In the still, he's locked in an awkward slow-dance embrace with a girl an entire head taller than him, but that's not even the worst of it.
Or so I thought, until one day when I was sharing lunch with my colleagues.
"Whenever I arrive at the airport in America, the first thing I notice is our men, how handsome and how tall they are," one of my white female colleagues mentioned over lunch.
He always opened doors for me and wouldn't leave my side until he escorted me all the way to the entrance to my apartment.
He helped me buy a bicycle at the secondhand market and even gave me a ride there on the back of his black metal bike.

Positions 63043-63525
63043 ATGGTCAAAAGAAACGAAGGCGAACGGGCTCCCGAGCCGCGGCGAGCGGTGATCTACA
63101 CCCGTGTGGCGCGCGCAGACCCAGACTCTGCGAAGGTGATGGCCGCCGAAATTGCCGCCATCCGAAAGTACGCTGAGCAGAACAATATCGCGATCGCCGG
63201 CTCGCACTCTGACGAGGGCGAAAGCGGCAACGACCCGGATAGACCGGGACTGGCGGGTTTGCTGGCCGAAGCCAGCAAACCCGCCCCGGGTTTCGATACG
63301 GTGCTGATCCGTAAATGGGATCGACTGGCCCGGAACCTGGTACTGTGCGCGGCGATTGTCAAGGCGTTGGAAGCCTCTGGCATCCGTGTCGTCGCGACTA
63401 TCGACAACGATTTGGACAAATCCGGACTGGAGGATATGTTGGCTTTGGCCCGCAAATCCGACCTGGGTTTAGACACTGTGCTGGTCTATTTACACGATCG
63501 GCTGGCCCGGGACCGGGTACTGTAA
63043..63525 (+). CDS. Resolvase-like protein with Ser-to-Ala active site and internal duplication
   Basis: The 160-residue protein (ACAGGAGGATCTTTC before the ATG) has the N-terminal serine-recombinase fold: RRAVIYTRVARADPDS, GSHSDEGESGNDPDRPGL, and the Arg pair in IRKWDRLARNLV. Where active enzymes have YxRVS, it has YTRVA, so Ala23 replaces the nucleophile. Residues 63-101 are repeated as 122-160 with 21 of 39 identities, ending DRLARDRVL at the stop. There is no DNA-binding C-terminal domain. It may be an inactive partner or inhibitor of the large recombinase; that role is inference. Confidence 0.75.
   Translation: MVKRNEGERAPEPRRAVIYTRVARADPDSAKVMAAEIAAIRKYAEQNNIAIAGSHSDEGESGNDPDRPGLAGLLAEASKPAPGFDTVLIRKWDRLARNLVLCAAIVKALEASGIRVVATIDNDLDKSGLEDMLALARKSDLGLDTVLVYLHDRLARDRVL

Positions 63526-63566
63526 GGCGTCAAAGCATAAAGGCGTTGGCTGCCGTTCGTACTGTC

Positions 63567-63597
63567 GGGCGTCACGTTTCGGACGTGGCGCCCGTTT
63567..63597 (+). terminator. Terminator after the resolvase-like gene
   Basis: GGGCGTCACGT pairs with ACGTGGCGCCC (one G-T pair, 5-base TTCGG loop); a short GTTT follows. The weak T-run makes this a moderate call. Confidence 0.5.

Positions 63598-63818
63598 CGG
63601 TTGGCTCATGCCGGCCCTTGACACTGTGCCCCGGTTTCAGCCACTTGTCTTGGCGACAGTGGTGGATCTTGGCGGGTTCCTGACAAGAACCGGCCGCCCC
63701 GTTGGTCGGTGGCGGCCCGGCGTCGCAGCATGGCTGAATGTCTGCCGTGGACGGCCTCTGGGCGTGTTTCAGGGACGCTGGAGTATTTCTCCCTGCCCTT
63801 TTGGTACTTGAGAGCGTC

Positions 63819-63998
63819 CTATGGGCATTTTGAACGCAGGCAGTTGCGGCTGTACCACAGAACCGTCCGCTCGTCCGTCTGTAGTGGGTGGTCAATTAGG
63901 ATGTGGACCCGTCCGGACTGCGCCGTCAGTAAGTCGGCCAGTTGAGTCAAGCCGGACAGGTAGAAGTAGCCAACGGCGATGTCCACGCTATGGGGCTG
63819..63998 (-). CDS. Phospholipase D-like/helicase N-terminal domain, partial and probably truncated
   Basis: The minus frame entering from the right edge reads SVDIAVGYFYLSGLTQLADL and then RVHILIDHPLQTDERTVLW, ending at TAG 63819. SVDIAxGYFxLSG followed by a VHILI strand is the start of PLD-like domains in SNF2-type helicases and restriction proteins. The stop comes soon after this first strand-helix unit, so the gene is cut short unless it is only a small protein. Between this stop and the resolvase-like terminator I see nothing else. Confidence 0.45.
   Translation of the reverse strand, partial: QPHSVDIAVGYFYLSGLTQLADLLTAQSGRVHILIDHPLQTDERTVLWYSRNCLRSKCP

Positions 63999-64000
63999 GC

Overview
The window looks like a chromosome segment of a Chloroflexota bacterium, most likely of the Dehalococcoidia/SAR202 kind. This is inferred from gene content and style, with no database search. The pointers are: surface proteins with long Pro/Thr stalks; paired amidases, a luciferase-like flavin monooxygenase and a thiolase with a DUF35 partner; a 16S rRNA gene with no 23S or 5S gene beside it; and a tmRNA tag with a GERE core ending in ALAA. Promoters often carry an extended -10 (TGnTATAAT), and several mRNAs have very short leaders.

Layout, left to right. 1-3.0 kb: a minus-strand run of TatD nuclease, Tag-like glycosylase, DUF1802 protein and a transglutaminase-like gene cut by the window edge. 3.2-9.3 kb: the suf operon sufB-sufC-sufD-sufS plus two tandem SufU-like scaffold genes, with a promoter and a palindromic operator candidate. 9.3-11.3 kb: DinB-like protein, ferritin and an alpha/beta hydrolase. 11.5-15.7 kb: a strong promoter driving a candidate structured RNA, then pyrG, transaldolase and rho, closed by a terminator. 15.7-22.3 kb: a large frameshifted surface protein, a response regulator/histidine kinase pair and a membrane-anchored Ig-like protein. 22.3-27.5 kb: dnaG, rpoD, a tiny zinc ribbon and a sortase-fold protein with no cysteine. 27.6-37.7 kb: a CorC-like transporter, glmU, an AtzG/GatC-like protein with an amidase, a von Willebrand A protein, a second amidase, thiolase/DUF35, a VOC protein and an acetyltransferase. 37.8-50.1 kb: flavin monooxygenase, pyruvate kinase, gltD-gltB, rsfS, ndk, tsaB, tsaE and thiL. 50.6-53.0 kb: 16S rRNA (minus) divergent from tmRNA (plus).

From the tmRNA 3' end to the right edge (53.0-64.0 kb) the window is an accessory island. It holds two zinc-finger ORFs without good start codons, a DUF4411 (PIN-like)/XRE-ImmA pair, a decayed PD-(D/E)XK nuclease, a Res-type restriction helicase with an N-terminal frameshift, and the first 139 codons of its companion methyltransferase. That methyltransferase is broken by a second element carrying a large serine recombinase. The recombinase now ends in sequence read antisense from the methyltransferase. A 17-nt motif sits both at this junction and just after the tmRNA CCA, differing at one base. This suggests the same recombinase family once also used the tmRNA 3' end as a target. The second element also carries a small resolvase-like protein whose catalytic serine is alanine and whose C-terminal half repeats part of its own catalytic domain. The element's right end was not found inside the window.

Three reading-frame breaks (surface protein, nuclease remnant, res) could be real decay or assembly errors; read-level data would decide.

All the American girls I knew liked flirting with the local Spaniards, and why not?
The experience of being in a foreign country and culture somehow liberated us from our usual American expectations for men and dating itself. We could even reinvent ourselves and what it meant to be in love with someone.
My heart melted at that first sight of his big sesame-oil brown eyes.
And I as I came to know him better, he didn't disappoint me.
It seemed natural and normal to do the same in China.
I didn't know much about China back then -- a time when I could only communicate in Mandarin with a dictionary and lots of patience, and where my entire cultural knowledge was amassed from the library books on China I borrowed during the summer.
But I figured surely I wasn't alone in my feelings.